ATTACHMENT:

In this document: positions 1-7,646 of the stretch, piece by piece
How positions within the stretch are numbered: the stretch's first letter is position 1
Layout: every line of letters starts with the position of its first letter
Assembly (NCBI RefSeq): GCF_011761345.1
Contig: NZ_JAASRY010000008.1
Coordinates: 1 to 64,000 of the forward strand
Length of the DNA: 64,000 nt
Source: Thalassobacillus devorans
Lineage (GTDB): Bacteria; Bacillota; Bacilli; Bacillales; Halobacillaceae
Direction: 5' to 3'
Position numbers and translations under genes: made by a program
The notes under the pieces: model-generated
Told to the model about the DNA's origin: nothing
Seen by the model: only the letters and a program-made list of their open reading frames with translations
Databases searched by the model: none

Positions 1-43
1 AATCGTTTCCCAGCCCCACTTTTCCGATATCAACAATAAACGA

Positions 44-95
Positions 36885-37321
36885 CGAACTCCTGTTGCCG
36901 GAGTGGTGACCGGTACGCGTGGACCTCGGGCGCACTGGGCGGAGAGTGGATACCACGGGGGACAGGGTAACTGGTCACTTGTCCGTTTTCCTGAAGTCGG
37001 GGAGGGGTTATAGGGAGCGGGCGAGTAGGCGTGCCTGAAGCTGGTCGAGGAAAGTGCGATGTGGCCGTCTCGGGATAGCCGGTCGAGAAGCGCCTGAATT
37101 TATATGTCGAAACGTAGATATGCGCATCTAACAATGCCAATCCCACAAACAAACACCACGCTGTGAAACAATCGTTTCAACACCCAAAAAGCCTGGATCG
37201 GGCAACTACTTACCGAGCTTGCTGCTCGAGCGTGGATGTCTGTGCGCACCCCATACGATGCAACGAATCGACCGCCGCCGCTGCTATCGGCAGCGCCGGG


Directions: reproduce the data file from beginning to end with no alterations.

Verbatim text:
In this document: positions 1-7,646 of the stretch, piece by piece
How positions within the stretch are numbered: the stretch's first letter is position 1
Layout: every line of letters starts with the position of its first letter
Assembly (NCBI RefSeq): GCF_011761345.1
Contig: NZ_JAASRY010000008.1
Coordinates: 1 to 64,000 of the forward strand
Length of the DNA: 64,000 nt
Source: Thalassobacillus devorans
Lineage (GTDB): Bacteria; Bacillota; Bacilli; Bacillales; Halobacillaceae
Direction: 5' to 3'
Position numbers and translations under genes: made by a program
The notes under the pieces: model-generated
Told to the model about the DNA's origin: nothing
Seen by the model: only the letters and a program-made list of their open reading frames with translations
Databases searched by the model: none

Positions 1-43
1 AATCGTTTCCCAGCCCCACTTTTCCGATATCAACAATAAACGA

Positions 44-95
Positions 36885-37321
36885 CGAACTCCTGTTGCCG
36901 GAGTGGTGACCGGTACGCGTGGACCTCGGGCGCACTGGGCGGAGAGTGGATACCACGGGGGACAGGGTAACTGGTCACTTGTCCGTTTTCCTGAAGTCGG
37001 GGAGGGGTTATAGGGAGCGGGCGAGTAGGCGTGCCTGAAGCTGGTCGAGGAAAGTGCGATGTGGCCGTCTCGGGATAGCCGGTCGAGAAGCGCCTGAATT
37101 TATATGTCGAAACGTAGATATGCGCATCTAACAATGCCAATCCCACAAACAAACACCACGCTGTGAAACAATCGTTTCAACACCCAAAAAGCCTGGATCG
37201 GGCAACTACTTACCGAGCTTGCTGCTCGAGCGTGGATGTCTGTGCGCACCCCATACGATGCAACGAATCGACCGCCGCCGCTGCTATCGGCAGCGCCGGG